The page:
Weekly Jobless Claims Drop to Near 43-Year Low

Wall Street Reuters

FILE PHOTO: Applicants fill out forms during a job fair at the Southeast LA-Crenshaw WorkSource Center in Los Angeles November 20, 2009. REUTERS/Mario Anzuoni (Copyright Reuters 2017)

The number of Americans filing for unemployment benefits unexpectedly fell last week to near a 43-year low, amid a further tightening of the labor market that could eventually spur faster wage growth.

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Initial claims for state unemployment benefits dropped 12,000 to a seasonally adjusted 234,000 for the week ended Feb. 4, the Labor Department said on Thursday. That left claims just shy of the 43-year low of 233,000 touched in early November.

Claims have now remained below 300,000, a threshold associated with a strong labor market, for 101 straight weeks. That is the longest stretch since 1970, when the labor market was much smaller.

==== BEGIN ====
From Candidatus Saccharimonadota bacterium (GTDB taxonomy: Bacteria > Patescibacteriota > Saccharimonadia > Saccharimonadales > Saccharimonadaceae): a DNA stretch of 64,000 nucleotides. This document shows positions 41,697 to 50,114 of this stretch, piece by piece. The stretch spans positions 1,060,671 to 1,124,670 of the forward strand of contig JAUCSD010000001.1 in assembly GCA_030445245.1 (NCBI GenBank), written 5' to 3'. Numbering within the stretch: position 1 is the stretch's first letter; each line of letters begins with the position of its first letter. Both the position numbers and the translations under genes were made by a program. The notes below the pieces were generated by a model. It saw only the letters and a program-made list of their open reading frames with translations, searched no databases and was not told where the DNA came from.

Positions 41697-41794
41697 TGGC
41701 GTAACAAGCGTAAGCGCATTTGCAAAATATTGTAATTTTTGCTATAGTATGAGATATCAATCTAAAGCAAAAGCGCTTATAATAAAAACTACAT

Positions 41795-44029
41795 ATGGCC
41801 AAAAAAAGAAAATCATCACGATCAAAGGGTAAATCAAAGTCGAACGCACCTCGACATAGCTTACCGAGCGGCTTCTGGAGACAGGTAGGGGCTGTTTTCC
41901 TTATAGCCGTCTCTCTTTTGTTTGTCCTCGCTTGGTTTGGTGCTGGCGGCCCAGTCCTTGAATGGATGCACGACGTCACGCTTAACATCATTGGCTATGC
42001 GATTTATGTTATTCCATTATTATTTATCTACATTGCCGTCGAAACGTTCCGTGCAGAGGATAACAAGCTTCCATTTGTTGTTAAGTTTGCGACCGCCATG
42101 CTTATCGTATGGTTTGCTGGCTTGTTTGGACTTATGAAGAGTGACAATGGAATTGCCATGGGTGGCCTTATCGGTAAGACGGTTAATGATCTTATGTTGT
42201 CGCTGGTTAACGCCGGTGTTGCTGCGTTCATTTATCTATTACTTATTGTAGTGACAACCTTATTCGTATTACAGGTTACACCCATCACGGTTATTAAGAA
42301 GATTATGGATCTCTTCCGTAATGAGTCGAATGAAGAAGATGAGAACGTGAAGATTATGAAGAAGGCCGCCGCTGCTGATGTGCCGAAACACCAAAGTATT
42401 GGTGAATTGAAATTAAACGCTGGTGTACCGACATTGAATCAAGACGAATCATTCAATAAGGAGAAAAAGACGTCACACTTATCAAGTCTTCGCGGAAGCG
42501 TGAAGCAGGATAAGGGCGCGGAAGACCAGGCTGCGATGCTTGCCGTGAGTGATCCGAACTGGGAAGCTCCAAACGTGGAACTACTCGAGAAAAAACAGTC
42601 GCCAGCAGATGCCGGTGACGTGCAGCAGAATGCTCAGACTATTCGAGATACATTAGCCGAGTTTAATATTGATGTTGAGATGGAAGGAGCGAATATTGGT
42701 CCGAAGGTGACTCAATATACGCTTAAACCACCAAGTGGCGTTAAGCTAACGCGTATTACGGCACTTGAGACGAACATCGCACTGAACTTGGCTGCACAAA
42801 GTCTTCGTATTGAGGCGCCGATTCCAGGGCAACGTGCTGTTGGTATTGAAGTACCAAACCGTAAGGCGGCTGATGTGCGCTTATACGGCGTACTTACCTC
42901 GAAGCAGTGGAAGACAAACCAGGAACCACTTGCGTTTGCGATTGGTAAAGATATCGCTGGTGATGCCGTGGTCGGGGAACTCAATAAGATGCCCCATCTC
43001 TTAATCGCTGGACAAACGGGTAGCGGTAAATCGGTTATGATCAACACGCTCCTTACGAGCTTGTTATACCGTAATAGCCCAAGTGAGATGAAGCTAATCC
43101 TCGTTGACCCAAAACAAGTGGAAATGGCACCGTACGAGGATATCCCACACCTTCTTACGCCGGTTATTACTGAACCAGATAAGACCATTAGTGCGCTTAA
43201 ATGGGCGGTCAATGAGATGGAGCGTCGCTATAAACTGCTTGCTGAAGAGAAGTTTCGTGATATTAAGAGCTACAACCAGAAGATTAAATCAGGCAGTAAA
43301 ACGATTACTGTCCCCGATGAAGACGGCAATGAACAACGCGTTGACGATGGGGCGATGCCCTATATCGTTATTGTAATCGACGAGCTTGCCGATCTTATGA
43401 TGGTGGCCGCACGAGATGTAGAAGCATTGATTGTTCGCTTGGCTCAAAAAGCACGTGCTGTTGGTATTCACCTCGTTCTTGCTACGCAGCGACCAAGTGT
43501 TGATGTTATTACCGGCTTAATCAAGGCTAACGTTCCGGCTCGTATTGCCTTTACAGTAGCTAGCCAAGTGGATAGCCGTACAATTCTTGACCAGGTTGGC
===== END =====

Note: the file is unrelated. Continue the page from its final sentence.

The labor market is at or close to full employment, with the unemployment rate at 4.8 percent. It hit a nine-year low of 4.6 percent in November.

Further tightening in labor market conditions could boost wage growth, which has remained stubbornly sluggish despite anecdotal evidence of more companies struggling to find qualified workers.

Lackluster wage growth, if sustained, could hurt consumer spending and crimp economic growth. Economists polled by Reuters had forecast first-time applications for jobless benefits rising to 250,000 in the latest week.

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A Labor Department analyst said there were no special factors influencing last week's data and no states had been estimated.

The four-week moving average of claims, considered a better measure of labor market trends as it irons out week-to-week volatility, fell 3,750 to 244,250 last week, the lowest level since November 1973.

The claims report also showed the number of people still receiving benefits after an initial week of aid increased 15,000 to 2.08 million in the week ended Jan. 28. The four-week average of the so-called continuing claims fell 3,750 to 2.08 million.

(Reporting by Lucia Mutikani; Editing by Paul Simao)